A street party to mark the anniversary of Birmingham's tornado, which caused an estimated £25million-worth of damage, has been cancelled after organisers were branded insensitive for seeking to celebrate the disaster.
The event was to take place in Balsall Heath - one of the worst affected areas - this Friday and Saturday, and feature a funfair and bouncy castle in Sparkbrook; Lady-pool Road was to be closed off for traffic and devoted to street stalls and other entertainment.
However, the celebration has been put on hold after residents argued it would have struck the wrong tone on the anniversary of the tornado that left 19 people injured and damaged 1,000 properties.
Instead, a later event is being proposed which, according to Birmingham City Council, will "coincide with the festivals of Eid, Divali and Christmas".
Naved Syed, organiser of the aborted street party, said: "They complained that there were too many people traumatised by it and they said we shouldn't celebrate it.
"But it wasn't about celebrating the tornado. It was about highlighting it and saying there are still problems that need addressing.
"The idea was to draw attention to it and let the politicians know they still have a responsibility to the people."
Police, the army and navy, local schools and Mosques had agreed to join in the party that would have started on Friday - exactly a year after the 130mph whirlwind hit.
Mr Syed, who was appointed by the Ladypool Business Association to get the project off the ground, added: "I am very disappointed the residents have created this friction between the traders. The idea was for it to be a joint venture."
Dick Atkinson, chief executive of the Balsall Heath Forum which represents residents in the area, maintained the timing of the party was inappropriate.
"By all means celebrate, but not on the day," he said. "On the day, we should mark it quietly and in a sombre way. Residents were very grateful to the traders for thinking about how to mark the occasion.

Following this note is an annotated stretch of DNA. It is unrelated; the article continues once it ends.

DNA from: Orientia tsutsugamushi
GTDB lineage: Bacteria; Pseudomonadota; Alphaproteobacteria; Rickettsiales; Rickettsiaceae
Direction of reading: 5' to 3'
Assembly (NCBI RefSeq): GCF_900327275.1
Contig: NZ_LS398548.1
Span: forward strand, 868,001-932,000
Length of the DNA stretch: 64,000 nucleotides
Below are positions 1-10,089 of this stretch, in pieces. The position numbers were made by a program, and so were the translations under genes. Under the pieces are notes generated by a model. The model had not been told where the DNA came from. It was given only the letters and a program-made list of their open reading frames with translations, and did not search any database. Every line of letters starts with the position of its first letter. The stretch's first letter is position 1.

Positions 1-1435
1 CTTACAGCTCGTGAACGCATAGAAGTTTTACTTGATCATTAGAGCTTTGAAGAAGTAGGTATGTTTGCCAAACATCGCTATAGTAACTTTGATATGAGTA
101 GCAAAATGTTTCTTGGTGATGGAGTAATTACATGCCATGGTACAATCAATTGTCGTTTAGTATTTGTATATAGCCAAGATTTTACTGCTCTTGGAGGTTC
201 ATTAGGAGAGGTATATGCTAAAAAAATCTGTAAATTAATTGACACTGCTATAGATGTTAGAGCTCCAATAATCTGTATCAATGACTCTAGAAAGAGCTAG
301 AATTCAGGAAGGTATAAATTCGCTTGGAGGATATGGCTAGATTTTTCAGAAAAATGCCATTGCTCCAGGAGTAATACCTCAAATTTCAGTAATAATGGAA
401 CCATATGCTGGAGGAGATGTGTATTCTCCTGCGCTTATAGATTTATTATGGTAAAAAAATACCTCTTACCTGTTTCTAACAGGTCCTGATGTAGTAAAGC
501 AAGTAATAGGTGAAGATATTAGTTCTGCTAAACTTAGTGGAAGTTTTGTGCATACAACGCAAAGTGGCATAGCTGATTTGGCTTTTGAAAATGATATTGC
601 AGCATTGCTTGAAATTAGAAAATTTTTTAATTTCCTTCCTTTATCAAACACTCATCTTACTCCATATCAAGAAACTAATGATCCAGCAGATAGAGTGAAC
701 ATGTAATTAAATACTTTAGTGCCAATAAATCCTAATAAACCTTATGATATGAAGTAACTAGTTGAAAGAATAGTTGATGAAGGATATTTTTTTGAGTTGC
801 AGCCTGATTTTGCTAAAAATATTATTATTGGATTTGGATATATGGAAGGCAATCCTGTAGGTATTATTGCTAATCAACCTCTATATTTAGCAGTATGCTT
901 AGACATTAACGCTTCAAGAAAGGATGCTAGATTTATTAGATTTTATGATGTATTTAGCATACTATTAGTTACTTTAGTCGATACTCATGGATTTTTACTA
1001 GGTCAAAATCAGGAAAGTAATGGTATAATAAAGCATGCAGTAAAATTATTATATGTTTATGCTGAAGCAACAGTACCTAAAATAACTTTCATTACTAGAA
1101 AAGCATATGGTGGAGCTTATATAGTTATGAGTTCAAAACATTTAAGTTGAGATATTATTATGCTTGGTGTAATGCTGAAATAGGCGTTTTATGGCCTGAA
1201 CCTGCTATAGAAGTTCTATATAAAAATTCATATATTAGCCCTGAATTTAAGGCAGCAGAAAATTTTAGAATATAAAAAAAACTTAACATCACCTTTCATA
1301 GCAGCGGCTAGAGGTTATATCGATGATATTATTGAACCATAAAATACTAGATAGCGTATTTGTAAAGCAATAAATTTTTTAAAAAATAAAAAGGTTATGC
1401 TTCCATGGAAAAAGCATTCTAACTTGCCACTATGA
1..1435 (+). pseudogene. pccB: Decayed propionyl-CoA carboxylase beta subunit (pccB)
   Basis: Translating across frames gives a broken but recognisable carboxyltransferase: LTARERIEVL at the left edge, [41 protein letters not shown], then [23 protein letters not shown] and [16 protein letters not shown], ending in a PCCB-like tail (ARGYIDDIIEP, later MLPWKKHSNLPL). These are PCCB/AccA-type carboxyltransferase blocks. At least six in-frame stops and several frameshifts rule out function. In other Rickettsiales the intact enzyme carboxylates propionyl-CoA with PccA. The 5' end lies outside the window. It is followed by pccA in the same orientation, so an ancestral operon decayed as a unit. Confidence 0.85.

"We don't want to argue with them - they are part of the community."
Birmingham City Council is now working with the community to find an alternative date and theme for a celebration in the area.
A spokesman for the authority said: "The traders have decided that an event later in the year to coincide with the festivals of Eid, Divali and Christmas to generate activity in this area around these festivals would be a more appropriate time."
The socially deprived areas of Sparkbrook and Balsall Heath were the areas worst affected by the freak storm last July.
Within minutes, the tornado had cut a huge swathe across south Birmingham, ripping roofs off, sucking out trees and blowing over cars.
The tornado caused an estimated £25 million worth of damage to homes and businesses in Kings Heath, Moseley, Sparkbrook and Balsall Heath. Alder Road in Balsall Heath along with Birchfield Road were the worst affected streets.
Last month The Birmingham Post reported how 11 homes on Alder Road remained unoccupied and a virtual building site almost a year after the event.
Birmingham City Council was criticised for failing to contribute to a hardship fund set up by local charity, The Birmingham Foundation. A cheque for £1,000 handed over by council leader Mike Whitby was condemned as coming too late in the day.
The authority was further criticised after it emerged the cash came from rent it earned from scaffolding put up around affected homes.